I hereby certify that a copy of the foregoing has been sent electronically or mailed postage prepaid this 20th day of March, 2018 to: Complainants(s) counsel and/or Complainant, the County Assessor and/or Counsel for Respondent and County Collector.
 Standard on Ratio Studies by the International Association of Assessing Officers (IAAO)
STATE TAX COMMISSION OF MISSOURI
|v.||)||Appeal No. 17-30001|
|)||Parcel/Loc. No. 65-540-06-05-00-0-00-000|
|ROBERT MURPHY, ASSESSOR||)|
|JACKSON COUNTY, MISSOURI,||)|
DECISION AND ORDER
The assessment made by the Board of Equalization of Jackson County (BOE) is AFFIRMED. Complainant Douglas Fielder (Complainant) did not present substantial and persuasive evidence to rebut the presumption of correct assessment by the BOE.
Complainant appeared pro se.
Robert Murphy, Assessor of Jackson County, Missouri (Respondent) appeared by attorney Tamika Logan.
Case heard and decided by Senior Hearing Officer John Treu (Hearing Officer).
Complainant appealed on the ground of discrimination. Respondent set a true value in money (TVM) of $82,569 ($15,688 Assessed Value). The BOE determined a TVM of $105,000 ($19,950 Assessed Value).
The State Tax Commission (STC) takes this appeal to determine whether there was an intentional plan by the assessing officials to assess the property under appeal at a ratio greater than 19% of true value in money or at a ratio grossly excessive to the average 2017 residential assessment ratio for Jackson County.
FINDINGS OF FACT
- Jurisdiction. Jurisdiction over this appeal is proper. Complainant timely appealed to the STC.
- Evidentiary Hearing. The issue of discrimination was presented at an evidentiary hearing on November 15, 2017, at the Jackson County Courthouse, Kansas City, Missouri.
- Identification of Subject Property. The subject property is identified by parcel/locator number 65-540-06-05-00-0-00-000. It is further identified as 727 E. 122nd Place, Kansas City, Jackson County, Missouri. (Complaint for Review of Assessment)
- Description of Subject Property. The subject property is located in the Mission Lake townhome community, which consist of 239 total townhomes. The subject is the middle residential townhome in a 5-plex. The subject has 1,497 square feet of livable area, is one and one-half stories, with two bedrooms, two full bathrooms, a fireplace, and a 1-car attached garage. The subject was built on a slab in 1983. It has no view of the lake. (Exhibits B through E, Exhibits 1 and 2, and testimony of witnesses)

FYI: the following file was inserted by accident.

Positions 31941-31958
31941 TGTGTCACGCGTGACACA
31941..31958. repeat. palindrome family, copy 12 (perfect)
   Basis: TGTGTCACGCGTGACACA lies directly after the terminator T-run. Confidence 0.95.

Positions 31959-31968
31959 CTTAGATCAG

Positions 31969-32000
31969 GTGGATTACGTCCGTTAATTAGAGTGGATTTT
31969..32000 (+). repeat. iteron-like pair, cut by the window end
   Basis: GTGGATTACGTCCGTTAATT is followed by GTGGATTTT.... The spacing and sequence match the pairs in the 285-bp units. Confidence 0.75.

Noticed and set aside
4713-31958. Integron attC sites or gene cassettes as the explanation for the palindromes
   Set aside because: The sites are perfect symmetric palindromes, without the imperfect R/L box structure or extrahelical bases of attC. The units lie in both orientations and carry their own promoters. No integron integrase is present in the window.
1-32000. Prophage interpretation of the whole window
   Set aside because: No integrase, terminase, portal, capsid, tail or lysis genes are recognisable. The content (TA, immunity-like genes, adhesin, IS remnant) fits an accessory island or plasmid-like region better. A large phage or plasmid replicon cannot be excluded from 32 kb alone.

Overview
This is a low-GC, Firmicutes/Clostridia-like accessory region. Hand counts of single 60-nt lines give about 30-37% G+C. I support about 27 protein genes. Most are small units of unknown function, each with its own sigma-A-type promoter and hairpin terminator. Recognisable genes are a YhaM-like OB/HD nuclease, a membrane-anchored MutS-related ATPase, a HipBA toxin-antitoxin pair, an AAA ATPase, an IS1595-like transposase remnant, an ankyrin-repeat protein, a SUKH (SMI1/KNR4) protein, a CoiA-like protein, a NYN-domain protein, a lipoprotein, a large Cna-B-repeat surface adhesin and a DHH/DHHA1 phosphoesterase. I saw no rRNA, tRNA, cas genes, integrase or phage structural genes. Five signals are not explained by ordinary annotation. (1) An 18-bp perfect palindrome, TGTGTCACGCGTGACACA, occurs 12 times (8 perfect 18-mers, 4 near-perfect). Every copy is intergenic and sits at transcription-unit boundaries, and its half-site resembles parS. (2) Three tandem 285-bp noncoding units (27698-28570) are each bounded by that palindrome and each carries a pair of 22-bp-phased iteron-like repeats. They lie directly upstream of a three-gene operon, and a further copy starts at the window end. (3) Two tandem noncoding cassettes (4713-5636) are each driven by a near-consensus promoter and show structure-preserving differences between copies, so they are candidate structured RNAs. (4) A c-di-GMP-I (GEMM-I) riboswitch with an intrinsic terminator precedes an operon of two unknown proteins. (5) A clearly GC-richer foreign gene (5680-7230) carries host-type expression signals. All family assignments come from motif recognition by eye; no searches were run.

- Sale of Subject and Complainant’s Opinion of TVM. The subject property was purchased by Complainant on June 16, 2016 for $105,000. Complainant opined a TVM of the subject property, as of January 1, 2017, of between $105,000 and $110,000.
- Assessment. Respondent set the TVM for the subject property of $82,569, as of January 1, 2017, residential classification.
- Board of Equalization. The BOE determined a TVM of the subject property at $105,000, as of January 1, 2017.
- Complainant’s Evidence. Complainant offered Exhibits A through E, and Complainant’s own testimony. Respondent objected to Exhibit D. The objection was overruled and the exhibit was received to be given such weight as the Hearing Officer deemed appropriate. Exhibits A through C and E were received without objection:
|A||Statement of Complainant|
|B||BOE Support Report|
|C||Comparison of Sold Properties in Mission Lake|
|D||Information of Other Homes in Mission Lake|
|E||Master Tax Compilation for Mission Lake|
- Respondent’s Evidence. Respondent offered Exhibits 1 through 4, and the testimony of Darlene Lachey (Lachey) and Richard Hillhouse (Hillhouse) all of which were received without objection:
|1||BOE Support Report|
|3||Unofficial Transcript by IAAO of Hillhouse|
|4||Mass Appraisal Trainee Experience Log of Hillhouse|
Lachey has been employed with Jackson County Assessment Department since 1994. She is a residential appraisal coordinator. She has served as senior residential appraiser for the county. She has completed the education and passed the certification examination as a residential appraiser in the State of Missouri. She testified as to the TVM of the subject property.
Hillhouse is employed with Jackson County Assessment Department since 2000. He is a senior research analyst. He has extensive education in mass appraisal. Hillhouse testified as to appraisal process for assessment purposes in Jackson County through use of a computerized assisted mass appraisal.
- Presumption of Correct Assessment Not Rebutted. Complainant’s evidence was not substantial and persuasive to rebut the presumption of correct assessment by the BOE and establish an intentional plan by the assessing officials to assess the property under appeal at a ratio greater than 19% of true value in money or at a ratio grossly excessive to the average 2017 residential assessment ratio for Jackson County.
CONCLUSIONS OF LAW AND DECISION
The STC has jurisdiction to hear this appeal and correct any assessment which is shown to be unlawful, unfair, arbitrary or capricious. The Hearing Officer shall issue a decision and order affirming, modifying or reversing the determination of the BOE, and correcting any assessment which is unlawful, unfair, improper, arbitrary, or capricious. Article X, Section 14, Mo. Const. of 1945; Sections 138.430, 138.431, 138.431.4, RSMo.
Basis of Assessment
The Constitution mandates that real property and tangible personal property be assessed at its value or such percentage of its value as may be fixed by law for each class and for each subclass. Article X, Sections 4(a) and 4(b), Mo. Const. of 1945. The constitutional mandate is to find the TVM for the property under appeal. By statute, real property and tangible personal property are assessed at set percentages of true value in money: residential property at 19%; commercial property at 32%; and agricultural property at 12%. Section 137.115.5 RSMo (2000) as amended.
Section 138.060 RSMo.